Interrupting Sexism at Work: How Men Respond in a Climate of Silence (Report)Jun 09, 2020
For many people from all walks of life, experiences of sexism in the workplace are far too common. While everyone has an important role to play in combatting sexism, men are uniquely situated to press for change because they hold the majority of positions of power.
New Catalyst research reveals that a climate of silence in the workplace can play a significant role in men’s willingness and ability to interrupt sexist behavior. When speaking up is not encouraged by those who hold power in organizations, employees are more likely to remain quiet when witnessing sexism against women.
Our research findings inform important action steps that companies and leaders can take to break this climate of silence and create more fair and inclusive workplace cultures.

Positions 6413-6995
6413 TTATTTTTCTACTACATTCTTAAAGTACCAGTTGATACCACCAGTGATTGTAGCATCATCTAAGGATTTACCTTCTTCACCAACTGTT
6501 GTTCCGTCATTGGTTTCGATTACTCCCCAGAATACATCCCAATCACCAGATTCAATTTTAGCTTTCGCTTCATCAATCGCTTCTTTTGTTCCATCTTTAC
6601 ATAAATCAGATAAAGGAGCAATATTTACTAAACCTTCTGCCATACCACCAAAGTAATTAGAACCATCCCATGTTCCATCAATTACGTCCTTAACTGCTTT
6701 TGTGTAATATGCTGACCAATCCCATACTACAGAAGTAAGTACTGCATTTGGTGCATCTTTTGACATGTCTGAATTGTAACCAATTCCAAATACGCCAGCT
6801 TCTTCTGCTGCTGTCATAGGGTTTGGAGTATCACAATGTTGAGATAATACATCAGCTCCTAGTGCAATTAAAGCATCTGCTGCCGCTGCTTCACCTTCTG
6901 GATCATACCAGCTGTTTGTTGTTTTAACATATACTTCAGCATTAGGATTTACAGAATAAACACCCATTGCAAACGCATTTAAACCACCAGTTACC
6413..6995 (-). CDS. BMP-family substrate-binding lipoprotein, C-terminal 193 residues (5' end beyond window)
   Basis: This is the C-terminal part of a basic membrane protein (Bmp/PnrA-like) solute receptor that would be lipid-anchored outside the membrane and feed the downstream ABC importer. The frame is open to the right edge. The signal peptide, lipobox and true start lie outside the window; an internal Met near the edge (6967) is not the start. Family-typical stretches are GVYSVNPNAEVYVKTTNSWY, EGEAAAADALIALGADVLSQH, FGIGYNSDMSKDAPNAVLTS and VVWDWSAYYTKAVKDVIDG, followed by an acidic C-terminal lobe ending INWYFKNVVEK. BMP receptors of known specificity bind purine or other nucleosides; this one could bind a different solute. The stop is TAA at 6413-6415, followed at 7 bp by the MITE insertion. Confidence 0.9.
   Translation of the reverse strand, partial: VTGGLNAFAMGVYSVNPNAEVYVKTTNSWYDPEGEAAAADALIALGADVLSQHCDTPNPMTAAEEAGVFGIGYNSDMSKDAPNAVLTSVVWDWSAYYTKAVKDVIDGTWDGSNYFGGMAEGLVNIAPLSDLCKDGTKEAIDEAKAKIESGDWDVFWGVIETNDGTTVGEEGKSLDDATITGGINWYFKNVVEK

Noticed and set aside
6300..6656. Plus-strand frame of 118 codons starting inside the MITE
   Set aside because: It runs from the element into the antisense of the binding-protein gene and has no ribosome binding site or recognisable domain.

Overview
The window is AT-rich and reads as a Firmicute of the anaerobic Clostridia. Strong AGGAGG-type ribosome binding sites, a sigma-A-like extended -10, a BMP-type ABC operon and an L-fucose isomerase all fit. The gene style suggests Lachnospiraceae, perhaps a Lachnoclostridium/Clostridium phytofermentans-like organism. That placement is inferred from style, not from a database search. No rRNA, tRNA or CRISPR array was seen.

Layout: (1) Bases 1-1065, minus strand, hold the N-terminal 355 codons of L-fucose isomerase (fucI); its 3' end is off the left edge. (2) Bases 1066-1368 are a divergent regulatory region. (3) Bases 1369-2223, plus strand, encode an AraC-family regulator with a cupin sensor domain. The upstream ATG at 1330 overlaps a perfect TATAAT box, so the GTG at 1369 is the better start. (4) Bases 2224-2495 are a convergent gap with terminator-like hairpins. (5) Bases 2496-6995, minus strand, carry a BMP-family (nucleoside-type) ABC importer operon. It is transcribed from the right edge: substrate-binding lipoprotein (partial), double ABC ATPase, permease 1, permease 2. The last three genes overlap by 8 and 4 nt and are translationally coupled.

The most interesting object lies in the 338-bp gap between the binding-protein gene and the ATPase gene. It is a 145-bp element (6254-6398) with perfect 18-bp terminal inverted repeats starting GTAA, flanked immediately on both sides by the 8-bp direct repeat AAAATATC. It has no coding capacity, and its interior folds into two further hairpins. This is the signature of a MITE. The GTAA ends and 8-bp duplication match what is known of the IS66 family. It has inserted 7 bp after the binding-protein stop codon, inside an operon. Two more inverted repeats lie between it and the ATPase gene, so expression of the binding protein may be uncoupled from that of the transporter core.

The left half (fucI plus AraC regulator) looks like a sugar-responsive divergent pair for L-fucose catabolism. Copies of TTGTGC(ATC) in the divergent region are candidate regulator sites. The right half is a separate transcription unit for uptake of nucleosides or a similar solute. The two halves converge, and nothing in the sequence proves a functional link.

- An overwhelming majority of men (86%) say they are personally committed to interrupting sexist behaviors when they see them in the workplace, yet only 31% feel confident in their ability to do so.
- Organizational climates in which silence is the norm suppress men’s instincts to speak up. Our survey showed that as organizational silence increases, men are:
• 50% less likely to be committed to interrupting sexist behavior at work.
• 40% less likely to be confident in their ability to address directly people who engage in sexist behaviors at work.
- Men who perceive higher levels of silence recognize: more interpersonal costs, more work-related costs, and fewer benefits of confrontation.
How to cite this product: Emily Shaffer, Negin Sattari, and Alixandra Pollack, Interrupting Sexism at Work: How Men Respond in a Climate of Silence (Catalyst, 2020).